RISMEDIA, November 25, 2009—Friends and families will gather tomorrow to celebrate Thanksgiving and partake in their annual traditions. Whether they spend the day eating turkey, enjoying a parade, baking pies, watching football or all of the above, Americans know how Thanksgiving works. Or so they think.
“Year after year, friends and families get together to observe Thanksgiving and follow their annual traditions,” said Conal Byrne, Editor-in-Chief, HowStuffWorks.com. “Few people understand why they are giving thanks, eating turkey or making cranberry sauce; they assume it is their family’s tradition. The truth is that Thanksgiving traditions have been influenced by many different cultures over the centuries.”
This fall, HowStuffWorks.com, an award-winning, credible online resource that provides easy-to-understand information and explanation for thousands of topics, offers curious Thanksgiving guests something else to be thankful for: a cornucopia of little-known facts from an article titled, “How Thanksgiving Works,” which might make this year’s celebration even more meaningful.
The Pilgrims and Indians were not the first to celebrate “Thanksgiving.” Every autumn, the ancient Greeks enjoyed a three-day festival to honor Demeter, the goddess of corn and grains. The Romans had a similar celebration in which they honored Ceres, the goddess of corn.
You thought Grandma’s cornucopia was ancient. The cornucopia actually dates back to the ancient Greeks and Romans. In Greek mythology, the cornucopia is an enchanted severed goat’s horn, created by Zeus to produce a never-ending supply of whatever the owner desires.
Thanksgiving Day parades began as a marketing technique. The tradition of Thanksgiving parades goes back to the early 20th century, when people began to associate Thanksgiving with the beginning of the Christmas shopping season. In order to attract customers, stores like Macy’s sponsored elaborate parades like the Macy’s Thanksgiving Day Parade.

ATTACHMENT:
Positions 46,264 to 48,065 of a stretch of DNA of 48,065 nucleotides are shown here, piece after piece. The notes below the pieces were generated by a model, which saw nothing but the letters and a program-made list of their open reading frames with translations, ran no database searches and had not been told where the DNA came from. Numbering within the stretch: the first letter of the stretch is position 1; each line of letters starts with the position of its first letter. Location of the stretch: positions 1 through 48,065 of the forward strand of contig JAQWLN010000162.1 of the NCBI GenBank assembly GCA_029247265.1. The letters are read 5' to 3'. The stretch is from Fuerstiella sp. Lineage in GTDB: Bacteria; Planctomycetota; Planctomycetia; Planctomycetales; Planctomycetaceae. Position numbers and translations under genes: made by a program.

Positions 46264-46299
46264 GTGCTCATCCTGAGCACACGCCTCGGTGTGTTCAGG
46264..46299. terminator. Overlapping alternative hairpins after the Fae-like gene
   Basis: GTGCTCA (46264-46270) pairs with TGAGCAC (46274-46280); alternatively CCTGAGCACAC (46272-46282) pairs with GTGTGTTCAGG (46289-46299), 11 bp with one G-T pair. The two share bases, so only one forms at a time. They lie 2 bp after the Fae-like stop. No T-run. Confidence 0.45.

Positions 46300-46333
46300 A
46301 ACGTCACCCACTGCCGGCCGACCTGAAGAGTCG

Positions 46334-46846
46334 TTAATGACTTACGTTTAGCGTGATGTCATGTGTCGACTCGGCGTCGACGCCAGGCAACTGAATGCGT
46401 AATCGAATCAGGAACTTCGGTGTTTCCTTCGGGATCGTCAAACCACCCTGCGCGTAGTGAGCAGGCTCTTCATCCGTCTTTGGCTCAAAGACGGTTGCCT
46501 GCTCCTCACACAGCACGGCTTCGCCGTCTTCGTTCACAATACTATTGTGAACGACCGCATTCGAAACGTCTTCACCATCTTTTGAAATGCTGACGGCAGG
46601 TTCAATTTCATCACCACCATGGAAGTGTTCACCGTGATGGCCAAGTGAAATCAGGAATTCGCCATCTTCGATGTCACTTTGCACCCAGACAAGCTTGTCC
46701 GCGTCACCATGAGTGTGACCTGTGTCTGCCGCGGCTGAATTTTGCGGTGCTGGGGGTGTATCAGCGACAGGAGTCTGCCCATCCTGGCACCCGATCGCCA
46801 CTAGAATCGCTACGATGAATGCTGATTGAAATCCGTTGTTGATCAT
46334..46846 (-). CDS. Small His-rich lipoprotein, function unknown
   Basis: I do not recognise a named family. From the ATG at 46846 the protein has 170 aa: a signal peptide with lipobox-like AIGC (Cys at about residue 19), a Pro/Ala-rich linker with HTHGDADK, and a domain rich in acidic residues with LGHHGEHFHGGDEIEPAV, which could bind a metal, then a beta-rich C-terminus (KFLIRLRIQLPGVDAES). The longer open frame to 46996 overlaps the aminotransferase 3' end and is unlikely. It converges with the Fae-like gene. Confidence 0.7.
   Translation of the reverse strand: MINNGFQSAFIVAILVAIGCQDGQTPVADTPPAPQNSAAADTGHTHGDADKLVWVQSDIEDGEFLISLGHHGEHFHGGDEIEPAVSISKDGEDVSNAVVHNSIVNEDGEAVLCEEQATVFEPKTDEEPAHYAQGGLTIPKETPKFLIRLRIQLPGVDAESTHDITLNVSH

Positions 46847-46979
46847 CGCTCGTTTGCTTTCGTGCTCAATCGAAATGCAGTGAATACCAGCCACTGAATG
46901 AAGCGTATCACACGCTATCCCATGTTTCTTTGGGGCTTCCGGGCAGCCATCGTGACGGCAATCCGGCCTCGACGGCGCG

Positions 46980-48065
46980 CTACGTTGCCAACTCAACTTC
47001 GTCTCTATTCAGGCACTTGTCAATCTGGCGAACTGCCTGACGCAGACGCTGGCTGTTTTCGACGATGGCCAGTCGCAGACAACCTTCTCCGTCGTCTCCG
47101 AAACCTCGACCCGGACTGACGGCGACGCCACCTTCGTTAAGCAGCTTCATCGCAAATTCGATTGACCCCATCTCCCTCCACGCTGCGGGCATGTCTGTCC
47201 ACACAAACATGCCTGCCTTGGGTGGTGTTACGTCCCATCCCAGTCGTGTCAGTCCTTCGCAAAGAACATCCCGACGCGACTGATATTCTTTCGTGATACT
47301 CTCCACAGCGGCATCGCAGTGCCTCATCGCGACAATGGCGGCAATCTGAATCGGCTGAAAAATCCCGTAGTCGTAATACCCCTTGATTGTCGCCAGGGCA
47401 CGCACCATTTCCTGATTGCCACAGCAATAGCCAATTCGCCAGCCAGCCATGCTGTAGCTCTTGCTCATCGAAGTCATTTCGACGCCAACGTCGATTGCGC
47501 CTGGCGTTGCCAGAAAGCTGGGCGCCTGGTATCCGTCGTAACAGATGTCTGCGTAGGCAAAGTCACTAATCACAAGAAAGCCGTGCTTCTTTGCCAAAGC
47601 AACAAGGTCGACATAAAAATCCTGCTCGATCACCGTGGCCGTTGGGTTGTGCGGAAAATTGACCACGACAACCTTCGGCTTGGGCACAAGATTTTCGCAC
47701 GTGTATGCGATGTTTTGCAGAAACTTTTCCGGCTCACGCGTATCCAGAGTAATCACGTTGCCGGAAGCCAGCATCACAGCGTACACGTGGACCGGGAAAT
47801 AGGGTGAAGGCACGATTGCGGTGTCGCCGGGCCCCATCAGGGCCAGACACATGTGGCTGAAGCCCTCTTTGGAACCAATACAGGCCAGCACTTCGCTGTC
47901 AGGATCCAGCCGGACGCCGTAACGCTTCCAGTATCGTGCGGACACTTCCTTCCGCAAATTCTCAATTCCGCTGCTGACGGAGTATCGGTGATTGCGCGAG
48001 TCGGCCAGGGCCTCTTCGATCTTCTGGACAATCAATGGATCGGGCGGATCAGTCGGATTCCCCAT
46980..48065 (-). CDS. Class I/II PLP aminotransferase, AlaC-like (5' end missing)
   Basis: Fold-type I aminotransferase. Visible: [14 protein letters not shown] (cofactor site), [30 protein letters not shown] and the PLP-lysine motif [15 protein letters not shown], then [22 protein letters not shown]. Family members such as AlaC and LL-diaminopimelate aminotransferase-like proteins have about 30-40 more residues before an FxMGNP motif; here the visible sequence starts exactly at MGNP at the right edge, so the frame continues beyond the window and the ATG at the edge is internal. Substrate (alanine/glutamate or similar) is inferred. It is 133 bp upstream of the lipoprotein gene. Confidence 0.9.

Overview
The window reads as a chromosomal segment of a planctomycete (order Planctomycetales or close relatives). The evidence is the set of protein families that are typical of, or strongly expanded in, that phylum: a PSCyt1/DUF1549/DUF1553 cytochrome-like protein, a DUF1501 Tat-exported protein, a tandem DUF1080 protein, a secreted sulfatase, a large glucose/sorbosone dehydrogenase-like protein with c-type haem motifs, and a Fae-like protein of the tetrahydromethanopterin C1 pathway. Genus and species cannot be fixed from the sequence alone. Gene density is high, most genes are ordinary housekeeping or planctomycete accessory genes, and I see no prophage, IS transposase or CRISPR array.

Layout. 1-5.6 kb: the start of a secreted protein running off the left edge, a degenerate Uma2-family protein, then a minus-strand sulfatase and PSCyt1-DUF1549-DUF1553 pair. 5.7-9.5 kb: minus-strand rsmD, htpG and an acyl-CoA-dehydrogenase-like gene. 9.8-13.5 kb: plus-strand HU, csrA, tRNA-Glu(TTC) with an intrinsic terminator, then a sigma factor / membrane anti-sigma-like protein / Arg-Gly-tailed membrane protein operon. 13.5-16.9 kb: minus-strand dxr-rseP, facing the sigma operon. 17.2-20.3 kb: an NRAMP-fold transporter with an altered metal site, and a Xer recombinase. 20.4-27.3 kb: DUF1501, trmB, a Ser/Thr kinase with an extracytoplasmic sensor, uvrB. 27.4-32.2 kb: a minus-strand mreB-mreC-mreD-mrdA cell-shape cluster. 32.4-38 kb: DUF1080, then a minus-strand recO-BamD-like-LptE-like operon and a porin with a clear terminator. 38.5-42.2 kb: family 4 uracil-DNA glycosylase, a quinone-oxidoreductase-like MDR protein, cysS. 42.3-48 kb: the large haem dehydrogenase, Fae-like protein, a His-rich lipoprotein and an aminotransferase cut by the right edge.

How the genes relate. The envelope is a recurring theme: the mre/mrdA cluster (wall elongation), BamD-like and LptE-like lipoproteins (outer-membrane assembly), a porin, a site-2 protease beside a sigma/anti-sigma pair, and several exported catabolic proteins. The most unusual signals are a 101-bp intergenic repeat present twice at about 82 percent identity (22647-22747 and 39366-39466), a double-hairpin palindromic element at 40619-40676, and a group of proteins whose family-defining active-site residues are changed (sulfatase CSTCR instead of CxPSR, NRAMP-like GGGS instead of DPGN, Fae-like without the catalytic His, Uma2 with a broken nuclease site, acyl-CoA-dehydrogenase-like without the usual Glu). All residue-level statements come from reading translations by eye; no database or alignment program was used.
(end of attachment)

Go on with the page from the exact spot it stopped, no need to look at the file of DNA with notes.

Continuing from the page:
Turkey pardons date as far back as the 1800s. The tradition is thought to be connected to Abraham Lincoln sparing a turkey named “Jack” from becoming the main dish in a holiday meal.
There’s a reason we eat turkey. The connection between turkey and Thanksgiving goes back to the prevalence of wild turkey in the New World. At the time of the first Thanksgiving, Plymouth Colony Governor William Bradford commented on “the great store of wild turkeys.”
Corn and cranberries date back to the first Thanksgiving. Before you accuse the cook of going overboard with side dishes, consider this: after turkey, the most significant dish on the table is corn. This abundant crop was an important staple to the Pilgrims. Cranberries were also probably on the first Thanksgiving table. The American Indians taught the Pilgrims to make a cranberry sauce called “ibimi,” which means “bitter berry.” When the colonists saw the berry, they renamed it “crane-berry,” because its flowers resembled the long-necked bird called the crane.
Football is a Thanksgiving tradition too… kind of. In ancient harvest festivals, people usually celebrated with games and sports, so you could argue the football tradition has very deep roots.
For more information, visit www.HowStuffWorks.com.